Pressure is on to make data centers green

| Print |  Email
Articles - June 2010
Thursday, May 27, 2010

The pressure is on for Intel, Amazon, Facebook and Google to make their power-guzzling data centers green.

BY ADRIANNE JEFFRIES

 

0610_Data01
Locals reacted with shock and glee when Facebook revealed in January that it would be building its first data center in humble Prineville. A data center is not inherently exciting — it’s a warehouse stuffed with computers — but the arrival of a cool, fast-growing Internet company to this former mill town was an unexpected coup, and the timing could not have been better: Crook County struggled with an unemployment rate of 20% during the worst of the recession. WELCOME FACEBOOK quickly appeared on marquees at local businesses.

“This is certainly a first for Prineville. This is one of the largest economic development projects in the history of Central Oregon,” says Jason Carr, a manager at Economic Development for Central Oregon, a nonprofit that worked on the deal.

Carr says Facebook has already brought business to local restaurants, hotels, hardware stores and contractors. He now gets calls from companies who heard about the Facebook project in the Wall Street Journal and suddenly want to know more about Prineville. The “Prineville Data Center” page on Facebook has about 4,000 fans, dozens of whom posted thank-you notes, hearty welcomes and job inquiries in the comments section. One commenter from Bend wrote, “Honestly, as a Central Oregonian, how can anyone think this is anything but wonderful?”

More than 400,000 people disagree. That’s how many have joined a Facebook campaign opposing the data center, part of a full green guilt assault launched by Greenpeace less than a month after Facebook broke ground.

The offense?

Coal.

The digital age is supposed to be a greener era. Instead of driving to work, we telecommute. Instead of killing trees, we send emails appended with “please don’t print this.” But despite the analogy, the Internet is not a cloud. Every bit of data lives on a hard drive somewhere that is always on. Electricity generation is the leading source of carbon emissions in the U.S., and data centers are notorious power hogs; Facebook estimates its new data center will consume between 30 and 40 megawatts of electricity, says Carr, enough to power all the homes in Prineville more than twice over. That would make it one of the largest power users in Oregon.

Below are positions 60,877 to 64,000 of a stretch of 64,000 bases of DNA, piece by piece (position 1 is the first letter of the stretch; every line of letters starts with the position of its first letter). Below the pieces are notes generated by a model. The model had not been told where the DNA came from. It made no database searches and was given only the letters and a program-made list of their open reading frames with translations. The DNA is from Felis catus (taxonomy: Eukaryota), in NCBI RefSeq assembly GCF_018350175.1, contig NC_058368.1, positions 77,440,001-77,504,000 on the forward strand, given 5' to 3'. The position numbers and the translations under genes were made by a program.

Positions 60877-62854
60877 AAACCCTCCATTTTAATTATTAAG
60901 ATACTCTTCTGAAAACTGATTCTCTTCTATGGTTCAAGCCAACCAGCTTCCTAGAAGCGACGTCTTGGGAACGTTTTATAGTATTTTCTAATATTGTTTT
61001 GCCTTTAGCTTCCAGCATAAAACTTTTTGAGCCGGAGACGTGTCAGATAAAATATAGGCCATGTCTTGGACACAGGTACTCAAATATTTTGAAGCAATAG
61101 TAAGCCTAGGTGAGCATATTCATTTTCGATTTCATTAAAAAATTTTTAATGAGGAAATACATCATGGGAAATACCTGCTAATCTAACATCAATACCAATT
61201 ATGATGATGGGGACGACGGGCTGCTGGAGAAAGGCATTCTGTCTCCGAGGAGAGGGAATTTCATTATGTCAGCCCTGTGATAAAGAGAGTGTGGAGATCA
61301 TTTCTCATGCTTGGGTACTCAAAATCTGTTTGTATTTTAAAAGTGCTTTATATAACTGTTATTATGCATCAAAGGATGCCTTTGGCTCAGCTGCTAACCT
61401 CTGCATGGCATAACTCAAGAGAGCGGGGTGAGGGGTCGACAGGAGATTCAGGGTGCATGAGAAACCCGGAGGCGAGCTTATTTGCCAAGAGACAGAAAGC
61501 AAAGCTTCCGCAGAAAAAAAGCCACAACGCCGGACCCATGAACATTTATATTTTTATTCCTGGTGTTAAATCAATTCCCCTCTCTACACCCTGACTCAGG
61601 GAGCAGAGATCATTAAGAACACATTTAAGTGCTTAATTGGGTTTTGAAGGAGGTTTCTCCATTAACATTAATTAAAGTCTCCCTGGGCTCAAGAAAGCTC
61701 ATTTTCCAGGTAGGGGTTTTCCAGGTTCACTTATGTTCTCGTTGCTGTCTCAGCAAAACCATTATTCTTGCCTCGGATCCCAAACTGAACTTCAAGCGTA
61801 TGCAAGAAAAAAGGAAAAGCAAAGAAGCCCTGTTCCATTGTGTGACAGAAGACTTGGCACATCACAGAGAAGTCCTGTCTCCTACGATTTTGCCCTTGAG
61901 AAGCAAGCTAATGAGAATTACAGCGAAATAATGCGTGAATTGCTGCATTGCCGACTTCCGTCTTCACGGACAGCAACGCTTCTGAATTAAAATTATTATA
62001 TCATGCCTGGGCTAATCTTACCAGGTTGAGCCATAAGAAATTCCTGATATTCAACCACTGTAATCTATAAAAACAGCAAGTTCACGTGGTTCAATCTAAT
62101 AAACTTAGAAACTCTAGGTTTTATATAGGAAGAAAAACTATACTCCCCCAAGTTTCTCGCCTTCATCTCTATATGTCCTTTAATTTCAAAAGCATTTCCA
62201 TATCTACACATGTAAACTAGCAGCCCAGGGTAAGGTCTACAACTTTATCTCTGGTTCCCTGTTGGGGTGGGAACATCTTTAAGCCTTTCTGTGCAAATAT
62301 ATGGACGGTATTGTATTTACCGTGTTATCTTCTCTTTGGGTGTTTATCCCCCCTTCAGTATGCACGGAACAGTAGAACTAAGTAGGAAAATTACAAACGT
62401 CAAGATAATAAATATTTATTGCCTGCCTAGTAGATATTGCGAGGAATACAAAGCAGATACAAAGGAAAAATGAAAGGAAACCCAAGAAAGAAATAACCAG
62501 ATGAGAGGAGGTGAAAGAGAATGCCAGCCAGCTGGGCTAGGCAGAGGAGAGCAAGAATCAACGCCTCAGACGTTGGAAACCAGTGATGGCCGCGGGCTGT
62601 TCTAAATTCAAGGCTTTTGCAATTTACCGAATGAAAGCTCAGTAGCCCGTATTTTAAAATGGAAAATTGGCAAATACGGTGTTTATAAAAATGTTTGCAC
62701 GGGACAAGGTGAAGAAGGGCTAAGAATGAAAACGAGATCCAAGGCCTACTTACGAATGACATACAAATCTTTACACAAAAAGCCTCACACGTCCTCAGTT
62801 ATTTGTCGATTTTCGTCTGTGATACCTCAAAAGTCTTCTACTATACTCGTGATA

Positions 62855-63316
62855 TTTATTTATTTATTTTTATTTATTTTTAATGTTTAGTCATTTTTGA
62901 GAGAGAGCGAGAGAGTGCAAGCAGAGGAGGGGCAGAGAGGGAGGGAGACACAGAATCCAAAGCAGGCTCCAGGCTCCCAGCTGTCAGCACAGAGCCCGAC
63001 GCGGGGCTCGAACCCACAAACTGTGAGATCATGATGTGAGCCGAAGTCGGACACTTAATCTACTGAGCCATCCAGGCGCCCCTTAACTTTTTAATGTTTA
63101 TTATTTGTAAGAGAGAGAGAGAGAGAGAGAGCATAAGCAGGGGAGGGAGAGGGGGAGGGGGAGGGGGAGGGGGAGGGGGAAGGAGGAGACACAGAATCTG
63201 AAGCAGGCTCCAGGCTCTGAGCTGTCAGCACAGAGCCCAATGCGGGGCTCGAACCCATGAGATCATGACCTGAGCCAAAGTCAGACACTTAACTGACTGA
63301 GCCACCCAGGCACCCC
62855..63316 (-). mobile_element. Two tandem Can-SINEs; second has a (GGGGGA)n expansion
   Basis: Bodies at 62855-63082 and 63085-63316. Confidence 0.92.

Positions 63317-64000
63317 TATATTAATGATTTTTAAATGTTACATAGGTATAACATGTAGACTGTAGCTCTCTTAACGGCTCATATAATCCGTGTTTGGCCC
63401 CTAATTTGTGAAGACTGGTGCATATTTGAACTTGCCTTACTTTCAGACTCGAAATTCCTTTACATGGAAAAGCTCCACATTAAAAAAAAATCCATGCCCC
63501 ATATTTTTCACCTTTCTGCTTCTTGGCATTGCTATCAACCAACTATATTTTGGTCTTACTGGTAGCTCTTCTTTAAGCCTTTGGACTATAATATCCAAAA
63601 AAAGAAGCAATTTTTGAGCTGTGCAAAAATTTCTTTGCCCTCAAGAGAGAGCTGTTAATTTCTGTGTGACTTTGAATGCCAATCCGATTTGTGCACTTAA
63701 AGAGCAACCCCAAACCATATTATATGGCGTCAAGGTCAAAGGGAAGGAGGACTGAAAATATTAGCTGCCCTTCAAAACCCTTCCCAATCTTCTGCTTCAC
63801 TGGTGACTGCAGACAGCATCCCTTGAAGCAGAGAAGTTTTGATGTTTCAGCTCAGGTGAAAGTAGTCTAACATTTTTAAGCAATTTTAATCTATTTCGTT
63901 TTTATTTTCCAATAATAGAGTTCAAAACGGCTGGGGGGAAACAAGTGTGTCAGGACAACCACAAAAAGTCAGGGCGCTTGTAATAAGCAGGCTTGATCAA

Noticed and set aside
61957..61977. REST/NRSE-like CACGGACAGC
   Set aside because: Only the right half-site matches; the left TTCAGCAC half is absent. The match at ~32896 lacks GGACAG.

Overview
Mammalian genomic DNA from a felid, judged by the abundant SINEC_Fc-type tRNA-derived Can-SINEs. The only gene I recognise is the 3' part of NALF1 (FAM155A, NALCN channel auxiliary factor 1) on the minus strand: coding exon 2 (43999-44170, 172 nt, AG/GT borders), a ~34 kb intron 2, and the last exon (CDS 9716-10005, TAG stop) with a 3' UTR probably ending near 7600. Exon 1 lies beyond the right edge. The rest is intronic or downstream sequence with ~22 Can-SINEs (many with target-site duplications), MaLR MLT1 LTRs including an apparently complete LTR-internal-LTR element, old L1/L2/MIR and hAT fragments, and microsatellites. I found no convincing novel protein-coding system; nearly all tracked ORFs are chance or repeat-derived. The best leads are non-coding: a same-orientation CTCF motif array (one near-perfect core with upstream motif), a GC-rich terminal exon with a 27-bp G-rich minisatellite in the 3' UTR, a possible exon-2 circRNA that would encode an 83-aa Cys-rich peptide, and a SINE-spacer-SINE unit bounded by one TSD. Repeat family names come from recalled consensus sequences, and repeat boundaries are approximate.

A data center’s environmental impact is more than just energy use. These digital age factories can use up to 360,000 gallons of water a day for cooling. Copper wiring can exceed 60 miles. Data centers produce potentially toxic e-waste, which Oregon law does not require them to recycle (although most companies say they do). But energy use is the biggest issue for environmentalists. It’s also a big issue for huge technology companies that would rather be renowned for amazing breakthroughs than for burning coal and sucking rivers dry.

Click through for page two!
Want to make a comment? Go to the final page to comment.


 

More Articles

Green workplace 2.0

Linda Baker
Thursday, May 28, 2015
IMG 2808BY LINDA BAKER | EDITOR

Reinventing capitalism. Office dumpster divers. Handprints versus carbon footprints.


Read more...

The 5 highest revenue-generating parks in Oregon

The Latest
Thursday, June 11, 2015
parksthumbBY JACOB PALMER | DIGITAL NEWS EDITOR

In 2014, total revenue for camping and day use in Oregon State Parks was a little more than $17 million. That figure may even higher this year "because we've had exceptionally nice weather," Hughes says.


Read more...

Biker dreams

The Latest
Friday, May 15, 2015
bike at ater wynn-thumbBY KIM MOORE | RESEARCH EDITOR

The Portland Bureau of Transportation is seeking input from businesses on a $5.5 million initiative to create a network of biking, transit and pedestrian trails within Portland’s central city.


Read more...

100 Best Green Workplaces announced

News
Wednesday, May 27, 2015
OBM-100-best-Green-logo-2015-1000pxwBY LINDA BAKER | EDITOR

More than 250 people turned out today for Oregon Business magazine’s seventh annual celebration of the 100 Best Green Companies to Work For in Oregon.


Read more...

Photo Log: The 2015 100 Best Green Workplaces in Oregon

The Latest
Wednesday, May 27, 2015
greenthumbPHOTOS BY JASON E. KAPLAN

Oregon Business celebrated the 100 Best Green Workplaces with an awards luncheon yesterday at the Nines Hotel in downtown Portland.


Read more...

Frothy Battle

June 2015
Friday, May 22, 2015
BY ROBERT MULLIN

Latest development in Nestlé plant saga sparks debate about the value of water.


Read more...

Department of Self-Promotion

Linda Baker
Wednesday, June 17, 2015

061715-awards1Oregon Business wins journalism awards.


Read more...
Oregon Business magazinetitle-sponsored-links-02
SPONSORED LINKS